At The Writers’ Union Conference this weekend, I ran into many people from my past. I was delighted to see B.C. writer and poet, Roy Miki. Roy was a long-time professor at Simon Fraser University and I had the great privilege of being in the last class he taught before his retirement–a fourth level English course on bio-writing projects.
“It was my last class, so I had nothing to lose,” he said. Academic perfection was no longer his aim. Rather, his desire was to help his students discover the deepest levels of their creativity.
He said it was a great class, and that many of the students had gone on to do wonderful things: publish books, or pursue their PhD’s or work in other artistic mediums.
I showed him a copy of my book, Unforgiving, The Memoir of an Asperger Teen and we talked about how it began as a 3500 word bio-excerpt in his Creative Writing Class. He remembered it well, even the photo I had used on the project cover, which is now on the back of the book.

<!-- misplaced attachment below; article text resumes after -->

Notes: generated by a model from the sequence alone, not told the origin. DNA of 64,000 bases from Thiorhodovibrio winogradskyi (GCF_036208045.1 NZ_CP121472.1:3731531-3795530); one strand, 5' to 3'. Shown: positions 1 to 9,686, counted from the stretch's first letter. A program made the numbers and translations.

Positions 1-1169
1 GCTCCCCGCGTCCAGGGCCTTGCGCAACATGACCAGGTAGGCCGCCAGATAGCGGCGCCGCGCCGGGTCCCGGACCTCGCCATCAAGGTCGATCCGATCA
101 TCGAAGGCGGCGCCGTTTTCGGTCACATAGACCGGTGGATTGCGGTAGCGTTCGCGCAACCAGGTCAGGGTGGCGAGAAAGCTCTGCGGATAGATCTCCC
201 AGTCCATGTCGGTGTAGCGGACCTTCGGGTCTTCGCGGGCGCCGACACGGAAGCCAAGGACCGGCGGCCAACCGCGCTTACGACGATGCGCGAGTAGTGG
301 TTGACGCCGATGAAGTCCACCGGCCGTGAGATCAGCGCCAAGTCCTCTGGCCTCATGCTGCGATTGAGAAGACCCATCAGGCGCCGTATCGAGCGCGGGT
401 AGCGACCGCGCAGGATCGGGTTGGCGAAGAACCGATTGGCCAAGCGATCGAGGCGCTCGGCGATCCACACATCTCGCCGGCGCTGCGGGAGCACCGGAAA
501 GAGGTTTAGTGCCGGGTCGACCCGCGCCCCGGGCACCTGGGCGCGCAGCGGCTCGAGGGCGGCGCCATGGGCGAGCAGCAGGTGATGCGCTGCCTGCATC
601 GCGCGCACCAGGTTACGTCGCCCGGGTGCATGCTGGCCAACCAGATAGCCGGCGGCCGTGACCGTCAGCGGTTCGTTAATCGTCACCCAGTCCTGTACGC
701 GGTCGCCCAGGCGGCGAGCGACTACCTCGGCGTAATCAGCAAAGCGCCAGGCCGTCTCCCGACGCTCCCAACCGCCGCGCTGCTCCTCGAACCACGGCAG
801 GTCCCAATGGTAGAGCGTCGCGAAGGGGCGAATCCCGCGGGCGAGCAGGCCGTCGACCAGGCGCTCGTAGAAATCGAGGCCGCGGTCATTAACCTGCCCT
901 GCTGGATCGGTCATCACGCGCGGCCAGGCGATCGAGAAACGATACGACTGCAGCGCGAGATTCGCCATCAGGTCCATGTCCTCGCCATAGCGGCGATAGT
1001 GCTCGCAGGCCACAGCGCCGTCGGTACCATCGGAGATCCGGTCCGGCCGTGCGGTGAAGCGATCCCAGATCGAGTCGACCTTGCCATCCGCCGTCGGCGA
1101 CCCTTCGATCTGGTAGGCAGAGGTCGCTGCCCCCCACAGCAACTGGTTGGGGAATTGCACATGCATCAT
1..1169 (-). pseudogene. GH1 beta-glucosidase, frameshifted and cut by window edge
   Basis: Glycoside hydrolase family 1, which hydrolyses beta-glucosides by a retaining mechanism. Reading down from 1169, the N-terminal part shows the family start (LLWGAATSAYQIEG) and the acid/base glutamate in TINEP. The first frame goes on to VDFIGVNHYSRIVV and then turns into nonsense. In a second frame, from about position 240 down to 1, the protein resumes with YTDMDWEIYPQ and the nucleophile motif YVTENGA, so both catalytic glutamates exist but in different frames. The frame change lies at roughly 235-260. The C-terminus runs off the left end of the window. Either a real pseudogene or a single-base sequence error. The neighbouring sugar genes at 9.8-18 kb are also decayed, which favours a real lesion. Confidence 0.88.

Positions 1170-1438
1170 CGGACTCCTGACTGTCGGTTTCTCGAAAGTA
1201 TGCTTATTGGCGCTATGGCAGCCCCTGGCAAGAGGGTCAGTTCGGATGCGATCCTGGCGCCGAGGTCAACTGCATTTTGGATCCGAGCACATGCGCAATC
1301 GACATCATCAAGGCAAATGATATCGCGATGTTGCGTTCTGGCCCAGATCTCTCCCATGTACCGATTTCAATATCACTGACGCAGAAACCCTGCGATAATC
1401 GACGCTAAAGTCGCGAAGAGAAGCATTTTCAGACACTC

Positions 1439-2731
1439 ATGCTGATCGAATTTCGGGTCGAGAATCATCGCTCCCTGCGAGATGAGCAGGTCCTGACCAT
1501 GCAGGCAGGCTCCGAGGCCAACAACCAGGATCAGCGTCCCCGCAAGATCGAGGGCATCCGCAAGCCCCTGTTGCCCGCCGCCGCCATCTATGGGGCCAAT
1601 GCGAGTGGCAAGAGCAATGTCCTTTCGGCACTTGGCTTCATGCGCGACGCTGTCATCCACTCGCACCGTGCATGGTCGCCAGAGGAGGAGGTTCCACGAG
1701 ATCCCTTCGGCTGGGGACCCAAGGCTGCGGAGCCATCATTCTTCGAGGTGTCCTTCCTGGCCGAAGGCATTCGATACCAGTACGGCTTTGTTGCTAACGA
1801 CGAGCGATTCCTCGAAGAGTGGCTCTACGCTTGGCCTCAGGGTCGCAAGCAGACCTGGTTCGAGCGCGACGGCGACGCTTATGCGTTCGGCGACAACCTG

Later, in a chance encounter, he asked me what I would do next. I told him a bit about my next project, a study of a BC unsolved crime involving the axe murder of two children. In the brief time that we talked, he led to me some key insights into the project, how to approach it, where my strengths lie, and insisted I must begin at once. “Don’t put it off,” he advised me, “You’ve done the research, so just start writing.”
When we are students sitting in a classroom, we can never know where that moment will take us. How fortunate I was to find myself in Roy Miki’s Last Class. And how marvellous that it’s turned into a sort of continuing ed program just by virtue of his generous advice.
You can find Roy Miki’s books at: Roy Miki at Amazon and look up his illustrious career on The Writers’ Union of Canada member pages.